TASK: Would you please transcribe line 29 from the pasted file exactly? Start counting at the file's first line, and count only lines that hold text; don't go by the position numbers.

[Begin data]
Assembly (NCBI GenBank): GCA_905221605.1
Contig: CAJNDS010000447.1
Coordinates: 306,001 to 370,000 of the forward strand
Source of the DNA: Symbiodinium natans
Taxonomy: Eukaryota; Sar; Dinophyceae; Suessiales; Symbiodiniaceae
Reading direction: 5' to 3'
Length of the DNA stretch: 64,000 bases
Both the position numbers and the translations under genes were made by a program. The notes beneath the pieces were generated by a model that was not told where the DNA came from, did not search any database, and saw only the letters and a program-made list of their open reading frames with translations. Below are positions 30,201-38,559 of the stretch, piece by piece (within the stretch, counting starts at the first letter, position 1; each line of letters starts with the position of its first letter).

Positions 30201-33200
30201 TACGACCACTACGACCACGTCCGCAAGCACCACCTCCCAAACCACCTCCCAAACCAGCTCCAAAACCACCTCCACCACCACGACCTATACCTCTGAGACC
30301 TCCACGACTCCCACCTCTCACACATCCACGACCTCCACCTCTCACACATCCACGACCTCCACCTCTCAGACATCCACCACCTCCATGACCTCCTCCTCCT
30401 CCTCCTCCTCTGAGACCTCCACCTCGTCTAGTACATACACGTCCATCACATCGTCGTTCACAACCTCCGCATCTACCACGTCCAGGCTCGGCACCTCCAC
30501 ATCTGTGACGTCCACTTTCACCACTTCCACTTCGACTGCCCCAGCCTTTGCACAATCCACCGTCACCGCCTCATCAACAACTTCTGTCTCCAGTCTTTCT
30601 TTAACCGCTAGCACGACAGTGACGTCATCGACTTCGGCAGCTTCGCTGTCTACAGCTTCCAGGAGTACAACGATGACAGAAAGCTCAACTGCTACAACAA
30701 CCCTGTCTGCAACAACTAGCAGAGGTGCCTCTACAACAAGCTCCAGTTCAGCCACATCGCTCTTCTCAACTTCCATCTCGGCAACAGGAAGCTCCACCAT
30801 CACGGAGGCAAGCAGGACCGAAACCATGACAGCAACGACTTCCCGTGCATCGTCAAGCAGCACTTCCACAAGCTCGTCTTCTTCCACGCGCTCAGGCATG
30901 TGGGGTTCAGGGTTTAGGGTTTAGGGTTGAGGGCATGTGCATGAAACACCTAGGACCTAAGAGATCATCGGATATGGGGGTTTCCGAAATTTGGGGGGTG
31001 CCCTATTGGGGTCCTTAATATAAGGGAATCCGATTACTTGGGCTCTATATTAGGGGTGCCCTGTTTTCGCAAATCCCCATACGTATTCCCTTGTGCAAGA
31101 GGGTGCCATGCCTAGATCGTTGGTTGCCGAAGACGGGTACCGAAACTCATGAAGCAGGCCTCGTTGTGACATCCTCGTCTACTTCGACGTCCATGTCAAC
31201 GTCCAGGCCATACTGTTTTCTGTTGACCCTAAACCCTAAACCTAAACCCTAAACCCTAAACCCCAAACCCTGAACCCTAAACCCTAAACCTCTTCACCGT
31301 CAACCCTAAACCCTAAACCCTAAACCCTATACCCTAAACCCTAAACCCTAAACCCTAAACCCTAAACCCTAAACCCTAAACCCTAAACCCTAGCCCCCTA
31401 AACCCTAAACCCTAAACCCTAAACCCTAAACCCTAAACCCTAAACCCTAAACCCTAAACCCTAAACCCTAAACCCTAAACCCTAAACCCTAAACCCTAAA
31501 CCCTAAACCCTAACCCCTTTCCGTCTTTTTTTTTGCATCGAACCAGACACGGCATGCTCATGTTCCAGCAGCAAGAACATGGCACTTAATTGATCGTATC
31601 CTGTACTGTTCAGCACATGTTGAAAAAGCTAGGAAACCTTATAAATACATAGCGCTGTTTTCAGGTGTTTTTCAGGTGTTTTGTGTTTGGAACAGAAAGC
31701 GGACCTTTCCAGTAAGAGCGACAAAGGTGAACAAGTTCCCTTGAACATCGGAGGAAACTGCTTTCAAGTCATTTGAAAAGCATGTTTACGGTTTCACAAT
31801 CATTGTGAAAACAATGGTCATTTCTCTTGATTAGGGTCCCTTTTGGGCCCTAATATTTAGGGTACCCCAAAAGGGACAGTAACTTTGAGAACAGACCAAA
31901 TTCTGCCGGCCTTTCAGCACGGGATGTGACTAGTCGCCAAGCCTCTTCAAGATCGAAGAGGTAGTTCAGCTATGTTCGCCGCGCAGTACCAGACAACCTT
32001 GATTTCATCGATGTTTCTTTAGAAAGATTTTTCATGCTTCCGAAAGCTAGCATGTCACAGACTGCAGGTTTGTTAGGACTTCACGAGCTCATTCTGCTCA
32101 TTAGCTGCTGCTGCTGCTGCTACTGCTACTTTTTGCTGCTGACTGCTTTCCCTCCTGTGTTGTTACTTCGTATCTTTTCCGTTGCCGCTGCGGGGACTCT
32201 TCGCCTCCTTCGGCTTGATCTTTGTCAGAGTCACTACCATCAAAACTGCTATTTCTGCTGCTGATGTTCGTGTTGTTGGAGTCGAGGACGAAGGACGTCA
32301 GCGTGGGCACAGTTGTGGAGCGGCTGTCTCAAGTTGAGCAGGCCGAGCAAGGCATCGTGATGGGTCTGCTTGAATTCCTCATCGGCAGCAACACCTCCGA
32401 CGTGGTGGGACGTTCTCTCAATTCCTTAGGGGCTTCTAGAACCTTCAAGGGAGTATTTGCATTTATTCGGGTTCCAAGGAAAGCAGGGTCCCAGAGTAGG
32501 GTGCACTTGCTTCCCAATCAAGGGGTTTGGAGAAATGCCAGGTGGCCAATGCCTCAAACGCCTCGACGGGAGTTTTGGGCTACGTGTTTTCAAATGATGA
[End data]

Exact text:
32101 TTAGCTGCTGCTGCTGCTGCTACTGCTACTTTTTGCTGCTGACTGCTTTCCCTCCTGTGTTGTTACTTCGTATCTTTTCCGTTGCCGCTGCGGGGACTCT